Tag Archives: Public Theater

“Here Lies Love” at the National Theatre

The National Theatre’s gone all trendy. Passing the new, stylish Understudy Bar, to the swanky refurbishment of the Dorfman (formerly Cottesloe) auditorium, you can see that plenty of money has been splashed around. And the first show in the renamed space is just as startling: a musical ‘experience’ by David ‘Talking Heads’ Byrnes and Fatboy Slim (aka Norman Cook).

To be fair, the National does its best to embrace all kinds of work and this production comes from New York’s Public Theatre. Here Lies Love is so achingly ‘out there’ it could annoy, but there’s a stubbornness to do something different that wins admiration. Something this fresh, almost innocent, has its appeal.

Byrnes and Cook aren’t known for musical theatre, rather their iconoclastic approaches to pop music. Here Lies Love is about Imelda Marcos – yet there’s no mention of her infamous shoe collection. It’s a story of revolution, like other notable musicals, but the Philippines People Power Revolution was a peaceful one; a truly inspiring story, but not automatically the greatest drama.

The dance music works surprisingly well with dramatic political events that call on the crowd. But the beat fails to deliver when a song aims for emotional sincerity, creating bathos instead. A DJ, played by Martin Sarreal, presides over events, but it’s notable that his finest moment is with an acoustic guitar rather than at a turntable.

The show is a collection of songs rather than a true musical – which is interesting, but creates some problems. Exposition comes from signs and voice-overs rather than the songs. Lyrics aren’t strong but occasions when real life transcripts are utilised are gripping. Imelda’s rags to riches story isn’t exactly wasted but it isn’t fully explored either. What depth the characters have comes from the performances.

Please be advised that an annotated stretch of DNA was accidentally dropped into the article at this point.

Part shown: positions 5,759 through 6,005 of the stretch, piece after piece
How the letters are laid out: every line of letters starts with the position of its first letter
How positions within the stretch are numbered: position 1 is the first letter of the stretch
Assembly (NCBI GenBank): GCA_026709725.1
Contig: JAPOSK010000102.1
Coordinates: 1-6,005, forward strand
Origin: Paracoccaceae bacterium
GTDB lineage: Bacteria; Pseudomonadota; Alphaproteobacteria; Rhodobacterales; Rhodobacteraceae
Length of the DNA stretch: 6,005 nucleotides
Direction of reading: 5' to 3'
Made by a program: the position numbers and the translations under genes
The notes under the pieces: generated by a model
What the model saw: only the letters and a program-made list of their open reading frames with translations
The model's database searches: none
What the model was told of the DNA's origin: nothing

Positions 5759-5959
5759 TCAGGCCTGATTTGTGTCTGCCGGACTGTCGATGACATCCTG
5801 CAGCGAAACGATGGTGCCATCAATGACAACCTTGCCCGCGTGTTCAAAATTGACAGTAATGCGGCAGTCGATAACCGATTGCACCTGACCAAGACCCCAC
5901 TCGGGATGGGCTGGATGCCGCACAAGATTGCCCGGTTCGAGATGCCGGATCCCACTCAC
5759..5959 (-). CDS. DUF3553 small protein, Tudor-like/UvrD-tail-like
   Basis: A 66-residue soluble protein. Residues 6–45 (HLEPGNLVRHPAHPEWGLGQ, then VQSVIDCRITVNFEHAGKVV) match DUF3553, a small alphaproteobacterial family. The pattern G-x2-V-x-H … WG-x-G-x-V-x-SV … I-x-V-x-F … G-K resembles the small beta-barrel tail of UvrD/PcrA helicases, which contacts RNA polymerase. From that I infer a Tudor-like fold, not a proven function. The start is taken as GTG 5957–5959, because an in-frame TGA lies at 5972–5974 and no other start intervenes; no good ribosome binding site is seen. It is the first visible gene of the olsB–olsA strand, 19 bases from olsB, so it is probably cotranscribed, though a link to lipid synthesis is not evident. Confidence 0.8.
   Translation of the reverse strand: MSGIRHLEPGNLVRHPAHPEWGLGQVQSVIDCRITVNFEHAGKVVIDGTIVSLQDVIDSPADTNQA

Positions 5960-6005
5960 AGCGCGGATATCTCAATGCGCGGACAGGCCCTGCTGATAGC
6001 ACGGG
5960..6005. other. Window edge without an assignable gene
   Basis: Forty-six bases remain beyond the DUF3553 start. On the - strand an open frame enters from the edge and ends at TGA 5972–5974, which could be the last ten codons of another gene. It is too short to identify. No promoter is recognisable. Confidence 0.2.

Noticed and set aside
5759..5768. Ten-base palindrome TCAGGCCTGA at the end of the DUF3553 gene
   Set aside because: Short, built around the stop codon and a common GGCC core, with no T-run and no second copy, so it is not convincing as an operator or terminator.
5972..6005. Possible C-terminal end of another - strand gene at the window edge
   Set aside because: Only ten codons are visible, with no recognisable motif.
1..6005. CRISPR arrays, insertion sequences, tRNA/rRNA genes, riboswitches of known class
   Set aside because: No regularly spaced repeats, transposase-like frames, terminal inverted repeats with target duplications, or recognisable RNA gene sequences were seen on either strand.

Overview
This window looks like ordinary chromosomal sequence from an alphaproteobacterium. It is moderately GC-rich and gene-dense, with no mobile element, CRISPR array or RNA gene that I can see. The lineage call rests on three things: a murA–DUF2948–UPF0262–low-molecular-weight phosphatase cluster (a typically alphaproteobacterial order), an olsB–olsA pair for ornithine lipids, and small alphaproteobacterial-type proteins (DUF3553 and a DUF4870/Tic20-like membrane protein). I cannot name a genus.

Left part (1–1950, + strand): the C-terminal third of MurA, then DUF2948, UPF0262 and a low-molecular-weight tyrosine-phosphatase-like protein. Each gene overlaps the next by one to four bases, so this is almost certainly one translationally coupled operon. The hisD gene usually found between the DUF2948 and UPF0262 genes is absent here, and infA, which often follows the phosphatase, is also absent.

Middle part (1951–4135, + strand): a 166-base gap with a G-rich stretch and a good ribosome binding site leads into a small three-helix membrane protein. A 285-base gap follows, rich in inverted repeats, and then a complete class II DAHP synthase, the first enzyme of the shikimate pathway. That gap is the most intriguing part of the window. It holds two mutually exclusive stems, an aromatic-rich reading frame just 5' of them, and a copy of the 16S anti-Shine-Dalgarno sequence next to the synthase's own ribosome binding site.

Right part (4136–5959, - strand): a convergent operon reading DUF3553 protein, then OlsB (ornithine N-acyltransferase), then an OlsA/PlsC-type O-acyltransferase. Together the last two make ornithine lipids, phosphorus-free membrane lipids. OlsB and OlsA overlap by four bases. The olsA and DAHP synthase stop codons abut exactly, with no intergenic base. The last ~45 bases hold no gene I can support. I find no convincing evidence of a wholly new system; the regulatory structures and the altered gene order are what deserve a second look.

Jpeg 4. Christopher Chung (ensemble) and Mark Bautista (Fedinand Marcos)_Here Lies Love_credit Tristram Kenton
Mark Bautista as Fedinand Marcos

And the performances are fantastic. Seldom have I seen such an energetic cast on stage, nor, incidentally, such a good-looking one.  is stunning in the lead role, making Imelda an unexpected heroine and a suitably magnetic figure. Imelda’s love interests, first the aspiring, later rival, politician Ninoy Aquino (Dean John-Wilson) and then her husband Ferdinand (Mark Bautista), both have great stage presence. All can sing and dance powerfully well – and that’s no mean feat when you are running a country at the same time.

The staging is remarkable; a huge technical treat, forcefully directed by Alex Timbers, with special ushers to marshal the crowd around a rotating stage. All this immersion is so fashionable it can seem tokenistic, but if it’s your thing you will dance and sing along. There’s a lesson in line dancing – and don’t forget the Philippines invented karaoke. Here Lies Love almost lives up to its tag line of being ‘revolutionary’. Despite connections to other musicals and theatre trends, it’s not quite like anything else – which is a pretty strong recommendation.

Until 8 January 2015


Photos by Tristram Kenton

“Hair” at the Gielgud Theatre

Hair is an important show. It was the first rock musical, first production to feature nudity on a British stage and the first US show to give equal billing to black performers. A huge success, it came to symbolise the counter culture movement of the late 1960s. Yet while the cast sing about the dawn of the age of Aquarius many astrologer’s say it happened in 1997. Hair might be important, but is it worth reviving?